5 Marks of a Pastor

A Pastor is a shepherd, all characteristics of the Good Shepherd ought to be found in a Pastor. The word “pastor” is the same as a shepherd. I got to know this early enough when we studied Pastoral farming in elementary school. This is why throughout the Bible, we see Jesus referring to us as sheep. No wonder what transpired between Peter and Jesus

“After breakfast Jesus asked Simon Peter, “Simon son of John, do you love me more than these? ” “Yes, Lord,” Peter replied, “you know I love you.” “Then feed my lambs,” Jesus told him.” – John‬ ‭21:15‬ ‭NLT‬

Three consecutive times, Jesus emphasized “feeding his sheep” as the proof of love for him. We know that a Pastor truly loves Jesus only by his commitment in feeding the sheep committed to his care regardless if it was convenient for him or not, regardless if there are no offerings, tithes and seeds.

Here are the marks of a true shepherd‬

1. The Pastor ought to go after souls just as a shepherd goes after his flock.

When the going gets tough, a hired shepherd runs after and leave the sheep but a true shepherd stays. When the sheep wanders away, the shepherd don’t get angry with the sheep, he goes after the sheep, finds the sheep and celebrate the return of the sheep. If you had to chase after him to get his attention, he is not your Pastor, you are just a fan.

2. The Pastor ought to nurture souls.

Jesus told Peter “feed my lamb”. The shepherd ensures that the lamb is fed with what is needed per time. It starts from the basic food formula to the complex ones but the shepherd remains patient enough to see the lamb grow. The nurturing of the sheep includes watering them. If he is more interested with what you should feed him with other than feeding you, he is not your Pastor, you are just his caretaker.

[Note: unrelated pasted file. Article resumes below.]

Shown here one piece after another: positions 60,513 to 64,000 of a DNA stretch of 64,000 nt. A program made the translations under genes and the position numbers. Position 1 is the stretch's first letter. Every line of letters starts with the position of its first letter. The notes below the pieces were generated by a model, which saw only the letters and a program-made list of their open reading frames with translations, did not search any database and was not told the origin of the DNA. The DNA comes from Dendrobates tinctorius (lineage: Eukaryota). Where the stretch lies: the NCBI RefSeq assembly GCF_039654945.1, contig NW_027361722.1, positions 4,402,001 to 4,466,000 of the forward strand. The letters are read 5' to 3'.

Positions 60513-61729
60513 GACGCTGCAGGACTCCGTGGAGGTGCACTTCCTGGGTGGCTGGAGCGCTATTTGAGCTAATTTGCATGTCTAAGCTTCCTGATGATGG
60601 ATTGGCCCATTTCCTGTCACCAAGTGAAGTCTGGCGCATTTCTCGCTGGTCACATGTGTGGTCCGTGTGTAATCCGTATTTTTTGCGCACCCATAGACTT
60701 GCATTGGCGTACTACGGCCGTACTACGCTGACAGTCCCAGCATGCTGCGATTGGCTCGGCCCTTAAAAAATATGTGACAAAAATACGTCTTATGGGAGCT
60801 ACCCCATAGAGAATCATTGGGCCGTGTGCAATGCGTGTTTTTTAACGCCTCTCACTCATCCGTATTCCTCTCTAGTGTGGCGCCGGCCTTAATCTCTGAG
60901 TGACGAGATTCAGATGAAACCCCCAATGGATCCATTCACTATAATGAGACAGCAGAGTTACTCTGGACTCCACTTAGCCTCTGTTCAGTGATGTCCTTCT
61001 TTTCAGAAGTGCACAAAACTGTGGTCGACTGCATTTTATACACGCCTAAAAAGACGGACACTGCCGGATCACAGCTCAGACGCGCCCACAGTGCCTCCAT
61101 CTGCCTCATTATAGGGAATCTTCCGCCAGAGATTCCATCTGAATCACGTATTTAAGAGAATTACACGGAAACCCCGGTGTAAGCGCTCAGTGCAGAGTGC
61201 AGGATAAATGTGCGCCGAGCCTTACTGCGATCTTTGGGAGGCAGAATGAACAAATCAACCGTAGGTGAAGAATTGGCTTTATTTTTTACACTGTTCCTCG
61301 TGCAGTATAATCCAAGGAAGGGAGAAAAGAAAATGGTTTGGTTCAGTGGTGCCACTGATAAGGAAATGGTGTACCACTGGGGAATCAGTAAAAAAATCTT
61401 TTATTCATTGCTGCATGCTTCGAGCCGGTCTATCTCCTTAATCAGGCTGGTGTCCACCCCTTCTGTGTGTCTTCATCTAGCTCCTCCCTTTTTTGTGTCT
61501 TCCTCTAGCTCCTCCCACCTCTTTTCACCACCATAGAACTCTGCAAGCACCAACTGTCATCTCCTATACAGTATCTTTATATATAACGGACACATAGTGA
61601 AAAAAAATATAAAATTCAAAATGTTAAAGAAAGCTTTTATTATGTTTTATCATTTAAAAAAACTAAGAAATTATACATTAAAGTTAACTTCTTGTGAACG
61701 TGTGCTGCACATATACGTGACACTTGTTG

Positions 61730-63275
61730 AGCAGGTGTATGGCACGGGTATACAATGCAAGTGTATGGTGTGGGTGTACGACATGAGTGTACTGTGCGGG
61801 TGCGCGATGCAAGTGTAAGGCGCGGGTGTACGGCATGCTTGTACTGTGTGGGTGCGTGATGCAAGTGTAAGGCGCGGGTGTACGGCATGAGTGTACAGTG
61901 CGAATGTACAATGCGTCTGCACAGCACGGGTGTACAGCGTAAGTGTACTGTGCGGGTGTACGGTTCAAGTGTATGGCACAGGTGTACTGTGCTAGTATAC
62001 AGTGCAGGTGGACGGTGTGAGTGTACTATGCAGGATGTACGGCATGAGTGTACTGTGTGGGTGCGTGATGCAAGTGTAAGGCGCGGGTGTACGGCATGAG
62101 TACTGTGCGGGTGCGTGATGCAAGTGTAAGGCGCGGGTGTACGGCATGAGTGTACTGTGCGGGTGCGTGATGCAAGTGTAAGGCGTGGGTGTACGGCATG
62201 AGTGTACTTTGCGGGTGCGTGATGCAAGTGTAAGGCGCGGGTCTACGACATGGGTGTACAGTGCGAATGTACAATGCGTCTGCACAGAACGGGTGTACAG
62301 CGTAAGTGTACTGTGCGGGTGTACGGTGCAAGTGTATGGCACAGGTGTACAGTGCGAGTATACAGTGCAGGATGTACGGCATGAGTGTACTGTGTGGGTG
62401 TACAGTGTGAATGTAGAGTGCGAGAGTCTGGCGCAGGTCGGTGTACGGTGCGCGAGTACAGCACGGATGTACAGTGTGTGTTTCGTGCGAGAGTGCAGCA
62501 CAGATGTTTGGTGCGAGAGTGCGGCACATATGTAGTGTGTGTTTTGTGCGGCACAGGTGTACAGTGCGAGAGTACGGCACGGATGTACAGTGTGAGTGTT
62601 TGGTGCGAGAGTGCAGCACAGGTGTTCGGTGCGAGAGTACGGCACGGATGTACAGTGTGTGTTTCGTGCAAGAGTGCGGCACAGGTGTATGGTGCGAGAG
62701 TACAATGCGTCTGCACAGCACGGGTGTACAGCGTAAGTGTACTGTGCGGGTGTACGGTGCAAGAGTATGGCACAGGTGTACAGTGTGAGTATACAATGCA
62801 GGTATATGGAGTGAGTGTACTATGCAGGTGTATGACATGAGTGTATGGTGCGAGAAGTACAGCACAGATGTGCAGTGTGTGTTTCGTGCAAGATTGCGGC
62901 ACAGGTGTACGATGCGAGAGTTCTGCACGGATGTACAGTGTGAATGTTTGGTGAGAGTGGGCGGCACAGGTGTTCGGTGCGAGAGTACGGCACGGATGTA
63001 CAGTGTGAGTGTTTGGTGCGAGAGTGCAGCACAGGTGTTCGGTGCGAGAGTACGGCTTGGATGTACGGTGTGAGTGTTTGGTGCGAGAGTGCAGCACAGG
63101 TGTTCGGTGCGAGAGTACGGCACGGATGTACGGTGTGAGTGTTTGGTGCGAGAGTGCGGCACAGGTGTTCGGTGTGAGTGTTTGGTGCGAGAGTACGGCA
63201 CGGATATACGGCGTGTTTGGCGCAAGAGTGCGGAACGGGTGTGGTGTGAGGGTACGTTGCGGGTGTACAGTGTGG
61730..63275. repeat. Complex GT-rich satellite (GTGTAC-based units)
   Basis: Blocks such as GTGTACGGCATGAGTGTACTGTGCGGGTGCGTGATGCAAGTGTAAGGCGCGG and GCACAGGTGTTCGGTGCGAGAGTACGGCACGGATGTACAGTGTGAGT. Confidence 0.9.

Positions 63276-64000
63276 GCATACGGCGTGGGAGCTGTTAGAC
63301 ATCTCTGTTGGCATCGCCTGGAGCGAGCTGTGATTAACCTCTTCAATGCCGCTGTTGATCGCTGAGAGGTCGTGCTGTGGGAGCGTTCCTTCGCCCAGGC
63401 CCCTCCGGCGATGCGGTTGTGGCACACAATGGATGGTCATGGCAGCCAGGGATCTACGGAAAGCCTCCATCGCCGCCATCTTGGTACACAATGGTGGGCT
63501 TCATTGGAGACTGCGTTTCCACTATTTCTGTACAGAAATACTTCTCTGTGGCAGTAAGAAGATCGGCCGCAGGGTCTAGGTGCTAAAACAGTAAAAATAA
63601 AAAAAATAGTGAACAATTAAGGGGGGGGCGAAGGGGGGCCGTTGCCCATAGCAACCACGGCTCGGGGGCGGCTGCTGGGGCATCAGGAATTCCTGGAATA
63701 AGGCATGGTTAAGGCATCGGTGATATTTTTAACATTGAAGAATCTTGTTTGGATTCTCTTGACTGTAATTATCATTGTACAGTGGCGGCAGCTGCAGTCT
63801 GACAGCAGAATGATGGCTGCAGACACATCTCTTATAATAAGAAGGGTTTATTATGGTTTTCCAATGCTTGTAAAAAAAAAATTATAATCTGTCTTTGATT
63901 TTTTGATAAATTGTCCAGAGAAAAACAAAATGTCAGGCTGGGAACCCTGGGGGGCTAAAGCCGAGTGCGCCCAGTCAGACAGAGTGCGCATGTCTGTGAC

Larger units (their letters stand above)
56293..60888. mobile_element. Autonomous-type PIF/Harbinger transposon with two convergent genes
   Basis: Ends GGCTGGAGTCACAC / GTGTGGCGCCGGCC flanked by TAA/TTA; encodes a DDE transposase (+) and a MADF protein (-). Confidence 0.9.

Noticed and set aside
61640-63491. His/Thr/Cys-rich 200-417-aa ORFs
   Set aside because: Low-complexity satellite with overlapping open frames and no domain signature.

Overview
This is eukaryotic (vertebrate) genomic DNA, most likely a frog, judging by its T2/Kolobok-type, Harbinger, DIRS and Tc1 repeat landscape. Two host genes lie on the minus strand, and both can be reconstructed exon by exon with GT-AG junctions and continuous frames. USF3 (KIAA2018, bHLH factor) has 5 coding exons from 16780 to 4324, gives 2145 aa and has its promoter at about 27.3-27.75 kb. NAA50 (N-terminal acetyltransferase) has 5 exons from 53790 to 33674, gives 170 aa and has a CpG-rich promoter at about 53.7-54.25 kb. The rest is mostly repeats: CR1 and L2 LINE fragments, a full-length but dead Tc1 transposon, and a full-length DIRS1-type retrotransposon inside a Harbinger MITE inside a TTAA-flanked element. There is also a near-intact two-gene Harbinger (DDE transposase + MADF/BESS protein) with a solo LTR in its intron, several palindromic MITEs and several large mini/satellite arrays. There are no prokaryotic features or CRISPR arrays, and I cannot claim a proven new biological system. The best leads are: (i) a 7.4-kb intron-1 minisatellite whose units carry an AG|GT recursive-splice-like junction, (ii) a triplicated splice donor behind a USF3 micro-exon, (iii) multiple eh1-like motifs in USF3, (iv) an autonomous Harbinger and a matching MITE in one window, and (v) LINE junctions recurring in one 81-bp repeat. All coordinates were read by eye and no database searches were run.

3. The Pastor protects the sheep.

David was a wonderful shepherd, he is a great guy who was ready to put his life at risk just to protect his herd (1 Samuel 17:34-36). He fought wild beasts and killed them but a hired shepherd would run away and rather leave the sheep (John 10:12-13). The shepherd protects the lamb from contamination, from corruptions of this world, from false doctrines and so on. When you are merely the one protecting your Pastor, always praying for him but he doesn’t protect you, groan and pray for your growth, he is not your Pastor, he is just a celebrity.

4. The Pastor shears the sheep.

Sometimes shearing is a painful process but it benefits the sheep and the shepherd on the long run. The Pastor must ensure that his flock is disciplined in love. Discipline in this sense doesn’t mean punishing the flock, it means training the flock to ensure discipline, training the flock to practice commitment and practice righteousness. If he can not rebuke (2 Timothy 3:16), teach or correct you when you are wrong, he is not your Pastor, he is an acquaintance.

5. The Pastor leads the sheep (Acts 20:28).

A leader is not necessarily always at the front, sometimes they follow behind and sometimes they go ahead. The shepherd understands the dynamics of leaderships and leads the flock in this regard. In leading the flock, a true shepherd uses the rod not to hit but to protect the flock and comfort them.

These are one of the few marks of a true Pastor who loves the Lord and is willing to obey God at all cost no matter how complex and hard it seems to lead the sheep. Of course, it has never been easy and it wouldn’t get easier. This is why the Pastoral ministry is a huge responsibility, one in which the leader must become a servant to be a true leader.

I call you blessed.

Tagged with: